Right now I have a few stories under consideration, and I just assume they’ll be rejected. That way, if they are rejected, then I can assuage my bad feelings by saying I knew it would happen. And if I get an acceptance, then it’ll be a pleasant surprise.

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  6. I’m a relatively new writer, and this happens to me all the time. I’ve recieved these from pro markets- Apex, Fantastic Stories of the Imagination, Let us In (anthology), Chappy Fiction Time Travel (anthology), Daily Science Fiction and the semi-pro market Spark. In the end they were all rejections (except Spark who still has it, but I went back and read the story and I am pretty sure it will be rejected). I have no pro acceptances, which leads me to wonder why this happens so often. It’s like being in limbo, more frustrating than helpful. I can’t put stories that are rejected like this in my trunk, so I keep spending time revising them and sending them back out when I should be writing new stories. Does anyone else have this problem?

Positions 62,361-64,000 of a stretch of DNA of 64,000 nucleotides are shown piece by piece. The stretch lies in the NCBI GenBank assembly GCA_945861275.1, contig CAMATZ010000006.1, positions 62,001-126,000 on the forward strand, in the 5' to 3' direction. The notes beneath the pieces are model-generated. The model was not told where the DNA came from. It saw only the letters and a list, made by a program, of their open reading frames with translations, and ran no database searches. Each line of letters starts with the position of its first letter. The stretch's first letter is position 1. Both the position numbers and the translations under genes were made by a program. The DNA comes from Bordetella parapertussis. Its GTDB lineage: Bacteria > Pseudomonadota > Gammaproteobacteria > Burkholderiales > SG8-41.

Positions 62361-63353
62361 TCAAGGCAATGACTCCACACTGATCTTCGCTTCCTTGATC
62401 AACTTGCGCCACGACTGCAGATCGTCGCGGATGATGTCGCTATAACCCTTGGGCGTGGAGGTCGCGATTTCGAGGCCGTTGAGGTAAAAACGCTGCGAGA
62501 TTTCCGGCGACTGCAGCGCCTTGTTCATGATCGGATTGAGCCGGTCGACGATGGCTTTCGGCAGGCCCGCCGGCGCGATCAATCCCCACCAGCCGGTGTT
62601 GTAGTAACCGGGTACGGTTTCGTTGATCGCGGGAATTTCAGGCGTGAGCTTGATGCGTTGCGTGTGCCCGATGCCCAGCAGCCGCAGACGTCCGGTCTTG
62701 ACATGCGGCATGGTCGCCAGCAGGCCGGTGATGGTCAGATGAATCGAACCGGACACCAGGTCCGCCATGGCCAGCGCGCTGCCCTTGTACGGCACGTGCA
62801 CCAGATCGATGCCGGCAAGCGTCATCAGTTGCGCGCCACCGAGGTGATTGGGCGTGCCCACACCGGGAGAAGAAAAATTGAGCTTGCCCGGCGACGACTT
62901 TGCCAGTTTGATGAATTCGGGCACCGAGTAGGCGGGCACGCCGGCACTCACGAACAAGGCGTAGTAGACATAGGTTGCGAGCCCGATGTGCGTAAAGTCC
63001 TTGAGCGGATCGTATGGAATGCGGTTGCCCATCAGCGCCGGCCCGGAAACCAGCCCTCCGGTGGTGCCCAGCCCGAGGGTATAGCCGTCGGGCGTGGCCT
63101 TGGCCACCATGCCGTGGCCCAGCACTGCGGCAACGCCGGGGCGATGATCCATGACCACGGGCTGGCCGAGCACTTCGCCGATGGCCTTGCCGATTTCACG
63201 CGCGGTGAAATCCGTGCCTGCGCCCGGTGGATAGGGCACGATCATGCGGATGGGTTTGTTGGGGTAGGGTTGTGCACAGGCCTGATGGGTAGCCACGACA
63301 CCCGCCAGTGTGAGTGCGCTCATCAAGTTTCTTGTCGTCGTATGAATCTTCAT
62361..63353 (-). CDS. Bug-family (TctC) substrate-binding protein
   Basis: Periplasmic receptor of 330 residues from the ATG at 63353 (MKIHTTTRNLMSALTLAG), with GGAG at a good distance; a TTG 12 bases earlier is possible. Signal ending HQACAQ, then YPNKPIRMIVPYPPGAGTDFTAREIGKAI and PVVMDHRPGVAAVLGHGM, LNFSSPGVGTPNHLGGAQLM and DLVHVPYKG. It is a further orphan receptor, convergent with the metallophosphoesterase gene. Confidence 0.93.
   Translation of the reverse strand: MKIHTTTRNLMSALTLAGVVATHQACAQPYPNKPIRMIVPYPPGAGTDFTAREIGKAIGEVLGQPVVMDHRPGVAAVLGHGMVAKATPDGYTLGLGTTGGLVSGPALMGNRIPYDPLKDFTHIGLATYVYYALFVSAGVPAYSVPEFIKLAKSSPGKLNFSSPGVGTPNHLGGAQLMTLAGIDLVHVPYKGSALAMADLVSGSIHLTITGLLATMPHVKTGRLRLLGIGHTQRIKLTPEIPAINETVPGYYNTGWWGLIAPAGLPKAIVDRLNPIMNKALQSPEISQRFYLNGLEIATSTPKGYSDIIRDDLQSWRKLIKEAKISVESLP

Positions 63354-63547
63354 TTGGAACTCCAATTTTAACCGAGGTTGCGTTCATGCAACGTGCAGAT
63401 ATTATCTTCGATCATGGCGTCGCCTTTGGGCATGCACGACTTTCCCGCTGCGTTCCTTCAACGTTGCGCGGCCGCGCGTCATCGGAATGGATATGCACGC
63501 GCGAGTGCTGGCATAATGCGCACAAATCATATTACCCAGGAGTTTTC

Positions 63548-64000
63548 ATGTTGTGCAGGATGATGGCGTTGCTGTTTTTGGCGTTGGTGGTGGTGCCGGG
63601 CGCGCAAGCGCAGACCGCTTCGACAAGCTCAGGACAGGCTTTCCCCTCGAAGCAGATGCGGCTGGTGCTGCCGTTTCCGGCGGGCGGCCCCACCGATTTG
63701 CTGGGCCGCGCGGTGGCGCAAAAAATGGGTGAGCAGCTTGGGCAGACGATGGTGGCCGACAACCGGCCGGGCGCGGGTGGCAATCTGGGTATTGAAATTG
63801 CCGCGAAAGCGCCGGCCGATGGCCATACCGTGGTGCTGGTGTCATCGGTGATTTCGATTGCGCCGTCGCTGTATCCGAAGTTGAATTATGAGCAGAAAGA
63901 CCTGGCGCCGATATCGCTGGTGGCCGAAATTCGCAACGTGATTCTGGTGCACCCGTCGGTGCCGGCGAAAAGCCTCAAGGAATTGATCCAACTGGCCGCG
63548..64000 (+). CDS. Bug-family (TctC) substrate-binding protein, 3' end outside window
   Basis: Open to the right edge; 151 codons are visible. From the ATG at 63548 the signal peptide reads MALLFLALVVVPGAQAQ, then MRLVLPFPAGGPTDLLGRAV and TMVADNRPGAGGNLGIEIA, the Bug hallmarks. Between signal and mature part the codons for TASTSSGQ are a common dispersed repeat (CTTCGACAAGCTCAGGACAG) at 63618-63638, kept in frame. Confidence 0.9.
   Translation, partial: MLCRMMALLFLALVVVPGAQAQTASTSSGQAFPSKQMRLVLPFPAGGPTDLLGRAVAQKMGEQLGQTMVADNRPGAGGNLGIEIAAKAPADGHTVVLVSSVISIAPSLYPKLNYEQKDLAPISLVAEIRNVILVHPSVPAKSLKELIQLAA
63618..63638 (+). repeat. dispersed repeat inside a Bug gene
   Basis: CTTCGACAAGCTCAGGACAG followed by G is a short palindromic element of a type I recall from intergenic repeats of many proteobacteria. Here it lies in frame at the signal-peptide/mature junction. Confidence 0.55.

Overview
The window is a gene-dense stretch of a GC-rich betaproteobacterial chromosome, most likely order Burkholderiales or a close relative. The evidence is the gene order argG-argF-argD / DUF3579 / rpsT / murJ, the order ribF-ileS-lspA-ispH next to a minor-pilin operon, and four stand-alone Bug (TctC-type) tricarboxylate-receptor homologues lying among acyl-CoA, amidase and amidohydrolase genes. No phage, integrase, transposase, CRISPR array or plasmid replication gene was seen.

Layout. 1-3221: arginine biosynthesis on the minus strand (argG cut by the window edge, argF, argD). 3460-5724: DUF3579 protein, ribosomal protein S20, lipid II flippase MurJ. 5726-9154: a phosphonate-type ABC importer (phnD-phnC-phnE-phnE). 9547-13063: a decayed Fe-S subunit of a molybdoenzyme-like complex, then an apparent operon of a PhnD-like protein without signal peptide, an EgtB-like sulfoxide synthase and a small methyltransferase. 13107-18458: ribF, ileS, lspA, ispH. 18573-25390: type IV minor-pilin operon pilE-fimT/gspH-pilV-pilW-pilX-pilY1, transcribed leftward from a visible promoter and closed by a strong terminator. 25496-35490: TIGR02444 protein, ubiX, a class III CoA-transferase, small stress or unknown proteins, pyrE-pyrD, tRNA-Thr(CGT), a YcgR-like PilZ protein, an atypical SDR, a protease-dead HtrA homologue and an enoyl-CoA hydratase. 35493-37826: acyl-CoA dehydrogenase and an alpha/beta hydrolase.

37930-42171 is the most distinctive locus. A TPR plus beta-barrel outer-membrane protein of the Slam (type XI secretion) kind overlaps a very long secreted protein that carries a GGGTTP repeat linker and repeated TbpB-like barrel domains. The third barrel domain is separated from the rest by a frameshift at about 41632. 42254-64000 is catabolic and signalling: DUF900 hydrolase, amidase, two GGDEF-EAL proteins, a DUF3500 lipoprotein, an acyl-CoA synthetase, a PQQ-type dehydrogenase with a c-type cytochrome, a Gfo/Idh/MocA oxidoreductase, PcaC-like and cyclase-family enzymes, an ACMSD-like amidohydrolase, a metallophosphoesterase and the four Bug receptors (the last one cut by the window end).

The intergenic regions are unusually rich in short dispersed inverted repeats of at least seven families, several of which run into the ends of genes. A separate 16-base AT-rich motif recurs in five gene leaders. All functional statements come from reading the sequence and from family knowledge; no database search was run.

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    • Hi, there. I think these letters are a lot more common with pro markets, who typically take much longer to decide on a story they like (they’re usually quick with rejections if they can tell straight away the story is not a good fit). If you’re getting these on a regular basis from top-tier markets rather than simple form rejections, you’re doing something right. The thing to remember is that pro markets get A LOT of submissions, and the competition for their limited space is fierce. A rejection from a top market, especially after a further consideration letter, does not always mean there is something “wrong” with your story. It might mean they had another story that was similar or one they liked just a bit better or that your story wasn’t a great fit for the theme of their current issue.

      My personal rule of thumb on stories that are considered and then rejected is I keep sending them out, as is, until I get some actual feedback as to why the story has been rejected. Then I’ll consider revision. YMMV, of course.

      Thanks for commenting. 🙂